For the outsider, most days can look the same in Bogotá. It will rain at some point in the day, and inevitably a trancón (as the horrible traffic jams are known in local vernacular) will stop the city before and after the workday. Despite the fact that common criminality is rife in the city, commerce is booming, and during the weekends, citizens of Bogotá can be found wandering down the streets, eating in restaurants that have nothing to envy to those that can be found in Manhattan, or shopping in one of the many malls that populate the city. Just by visiting Bogotá, one would hardly ascertain that the country has been immersed in an armed conflict for more than fifty years. But the capital’s detachment from the rest of the country belies a conflict that is very much alive and a peace process that will likely have limited impact.

The Colombian government and the Armed Revolutionary Forces of Colombia – People’s Army (FARC-EP) have been engaged in peace negotiations since 2012. In what seems to be the most promising peace process to date, the parties have steadily reached agreements in more than half of the points in the agenda that was set three years ago.  However, many challenges lie ahead.

Both parts in the negotiating table have continued armed attacks against each other. Recent ominous actions by the FARC have raised the alarm on the guerrilla’s commitment to achieving peace, but it must be noted that the decision to conduct negotiations without a ceasefire was a deliberate one, especially on the part of the government. In late 2014, the FARC decided on a unilateral ceasefire, which also unilaterally decided to end. These events, regardless of how despicable, respond to the normal logic of peace negotiations being carried out during an armed conflict. However, former president Uribe and his allies have jumped at the opportunity to discredit the negotiations. His ongoing efforts to delegitimize the peace talks are ceaseless, and given the support that he still musters, the upcoming local elections could complicate the government’s efforts to continue the negotiations. Pressures to reach a peace agreement have intensified, and the debate on the ceasefire is now at the forefront of the discussions. Once again, the FARC has decided on a unilateral ceasefire, and the government has responded with “de-escalation.” At no other state in the ongoing negotiations have the talks been closer to failure, this issue will be key in the continuation or complete cessation of the talks.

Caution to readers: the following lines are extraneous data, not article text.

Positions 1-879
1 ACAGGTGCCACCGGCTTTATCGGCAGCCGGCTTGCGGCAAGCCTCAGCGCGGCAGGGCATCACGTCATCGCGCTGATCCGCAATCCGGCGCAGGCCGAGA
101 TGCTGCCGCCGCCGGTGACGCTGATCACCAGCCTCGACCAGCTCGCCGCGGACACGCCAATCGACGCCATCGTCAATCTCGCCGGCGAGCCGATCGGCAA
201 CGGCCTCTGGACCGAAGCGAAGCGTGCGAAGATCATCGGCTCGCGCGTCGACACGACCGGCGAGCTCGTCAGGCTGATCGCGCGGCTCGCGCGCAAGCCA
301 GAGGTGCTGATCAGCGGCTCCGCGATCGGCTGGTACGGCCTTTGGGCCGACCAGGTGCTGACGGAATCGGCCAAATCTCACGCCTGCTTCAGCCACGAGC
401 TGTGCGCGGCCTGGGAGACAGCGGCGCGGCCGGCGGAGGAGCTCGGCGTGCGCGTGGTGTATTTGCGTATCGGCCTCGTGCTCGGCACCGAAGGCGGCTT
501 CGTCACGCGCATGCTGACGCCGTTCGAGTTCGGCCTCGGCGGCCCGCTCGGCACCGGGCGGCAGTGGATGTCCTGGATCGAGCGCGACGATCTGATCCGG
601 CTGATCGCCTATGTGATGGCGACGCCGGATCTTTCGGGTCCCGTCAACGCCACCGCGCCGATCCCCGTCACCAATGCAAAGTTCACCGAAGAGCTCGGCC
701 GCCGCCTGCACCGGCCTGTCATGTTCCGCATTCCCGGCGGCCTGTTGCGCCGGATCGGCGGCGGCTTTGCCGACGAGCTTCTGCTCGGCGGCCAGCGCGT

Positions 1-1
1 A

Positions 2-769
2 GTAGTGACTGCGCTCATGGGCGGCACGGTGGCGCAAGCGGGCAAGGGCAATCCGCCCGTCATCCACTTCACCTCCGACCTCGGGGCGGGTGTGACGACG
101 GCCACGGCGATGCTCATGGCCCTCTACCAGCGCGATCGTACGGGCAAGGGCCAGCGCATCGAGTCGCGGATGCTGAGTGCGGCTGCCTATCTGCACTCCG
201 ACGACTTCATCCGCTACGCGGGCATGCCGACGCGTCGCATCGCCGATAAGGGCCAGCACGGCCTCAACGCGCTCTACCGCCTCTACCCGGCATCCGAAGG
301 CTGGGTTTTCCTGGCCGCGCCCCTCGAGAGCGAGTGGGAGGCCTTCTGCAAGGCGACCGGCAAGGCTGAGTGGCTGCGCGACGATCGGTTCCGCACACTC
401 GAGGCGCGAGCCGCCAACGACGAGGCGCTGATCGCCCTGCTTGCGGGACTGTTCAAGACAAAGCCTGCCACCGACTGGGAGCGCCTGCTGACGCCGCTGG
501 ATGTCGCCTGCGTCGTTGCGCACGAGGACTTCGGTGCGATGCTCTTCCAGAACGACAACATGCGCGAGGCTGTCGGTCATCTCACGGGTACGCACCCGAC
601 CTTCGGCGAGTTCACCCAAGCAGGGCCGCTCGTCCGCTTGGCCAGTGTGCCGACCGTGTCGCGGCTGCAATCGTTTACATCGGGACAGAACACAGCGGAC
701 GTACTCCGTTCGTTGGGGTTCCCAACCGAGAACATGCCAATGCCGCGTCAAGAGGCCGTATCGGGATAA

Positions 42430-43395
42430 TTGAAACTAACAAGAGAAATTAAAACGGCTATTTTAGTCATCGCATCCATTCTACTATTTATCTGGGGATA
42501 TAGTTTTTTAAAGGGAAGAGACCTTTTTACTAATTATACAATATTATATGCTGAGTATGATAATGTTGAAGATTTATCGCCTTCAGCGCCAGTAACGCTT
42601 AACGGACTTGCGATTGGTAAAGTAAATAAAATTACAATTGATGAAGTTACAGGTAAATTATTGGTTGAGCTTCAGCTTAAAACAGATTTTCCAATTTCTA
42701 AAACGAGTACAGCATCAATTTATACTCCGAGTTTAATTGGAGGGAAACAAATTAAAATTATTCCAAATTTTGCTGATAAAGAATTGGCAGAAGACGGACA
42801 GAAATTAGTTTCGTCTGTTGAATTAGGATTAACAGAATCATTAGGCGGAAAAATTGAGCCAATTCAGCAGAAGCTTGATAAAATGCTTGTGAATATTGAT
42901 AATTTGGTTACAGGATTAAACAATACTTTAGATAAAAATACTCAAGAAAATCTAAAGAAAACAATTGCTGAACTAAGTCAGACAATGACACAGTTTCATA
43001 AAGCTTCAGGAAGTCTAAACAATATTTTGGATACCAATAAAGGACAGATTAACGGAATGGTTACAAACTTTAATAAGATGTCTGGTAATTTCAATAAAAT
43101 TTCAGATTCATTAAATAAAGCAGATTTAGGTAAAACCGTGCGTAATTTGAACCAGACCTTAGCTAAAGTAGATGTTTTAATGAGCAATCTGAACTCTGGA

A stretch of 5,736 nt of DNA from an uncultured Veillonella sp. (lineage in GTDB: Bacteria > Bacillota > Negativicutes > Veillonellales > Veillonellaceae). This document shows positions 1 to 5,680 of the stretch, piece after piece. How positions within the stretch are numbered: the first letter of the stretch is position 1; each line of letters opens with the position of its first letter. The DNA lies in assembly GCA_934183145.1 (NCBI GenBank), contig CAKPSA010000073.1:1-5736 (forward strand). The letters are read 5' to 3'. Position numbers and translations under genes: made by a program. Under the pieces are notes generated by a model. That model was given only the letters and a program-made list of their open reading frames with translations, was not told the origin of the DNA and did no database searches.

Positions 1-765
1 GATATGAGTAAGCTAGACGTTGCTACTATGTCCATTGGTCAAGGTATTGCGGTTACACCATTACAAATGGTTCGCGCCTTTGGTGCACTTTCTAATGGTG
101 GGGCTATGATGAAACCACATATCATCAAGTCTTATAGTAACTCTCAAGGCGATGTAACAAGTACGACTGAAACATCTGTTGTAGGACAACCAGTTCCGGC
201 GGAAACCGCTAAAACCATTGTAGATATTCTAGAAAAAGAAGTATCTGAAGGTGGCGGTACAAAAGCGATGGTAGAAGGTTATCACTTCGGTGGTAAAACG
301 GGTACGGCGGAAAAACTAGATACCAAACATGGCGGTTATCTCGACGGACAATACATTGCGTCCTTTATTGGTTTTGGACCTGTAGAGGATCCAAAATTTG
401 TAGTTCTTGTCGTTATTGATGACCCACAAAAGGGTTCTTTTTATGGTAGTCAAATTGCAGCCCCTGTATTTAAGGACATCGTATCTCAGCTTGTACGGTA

In June 4th, 2015, the FARC and the government announced that they had reached an agreement to create a Commission for the Clarification of Truth, Coexistence and Non-Repetition, which will be established once an agreement is reached. This agreement is certainly a welcome development in a country where the conflict has affected about 6.8 million citizens. However, the text of the announcement already raises some concerns on the future of the commission. The statement is not specific on how the truth commission will work, but most disconcerting is the repetition of the assignment of establishing “the origins and multiple causes of the conflict, the principle factors that have facilitated or contributed to the persistence of the conflict, and the effects and most notable impacts of the conflict on the population.” This was already the goal of the Historical Commission on the Conflict and its Victims (also created in la Habana) that failed miserably at producing agreement among the twelve experts and two rapporteurs that were in charge of examining these issues. In June 22, in an event with members of the European left, the FARC insisted again on the need of establishing “the root causes of the war.” While historical revision is of utmost importance, focusing on these elements in the Truth Commission rather than on the victimizing events and reparation will likely stall the implementation of the peace process in detriment of the victims. Hopefully, the Truth Commission will not mimic the inner workings of the Historical Commission and will truly focus on the victims who seek their truth and reparation.

Finally, emerging from one of the longest conflicts in the world will likely present Colombians with innumerable opportunities, but the government has to be very cautious in managing expectations. Even if a peace agreement is reached in the following months, criminality and poverty are likely to remain high in Colombia. Colombians need to be aware that the agreement will not solve the country’s problems. With a gini coefficient well above the alarm boundary set by the world bank, regional disparity and poverty takes its toll on a big segment of the population that live under scarcity and insecurity. The presence of the state remains residual in some regions, with provision of public services ranging from little to non-existent in some areas. The peace agreement is not going to change any of that.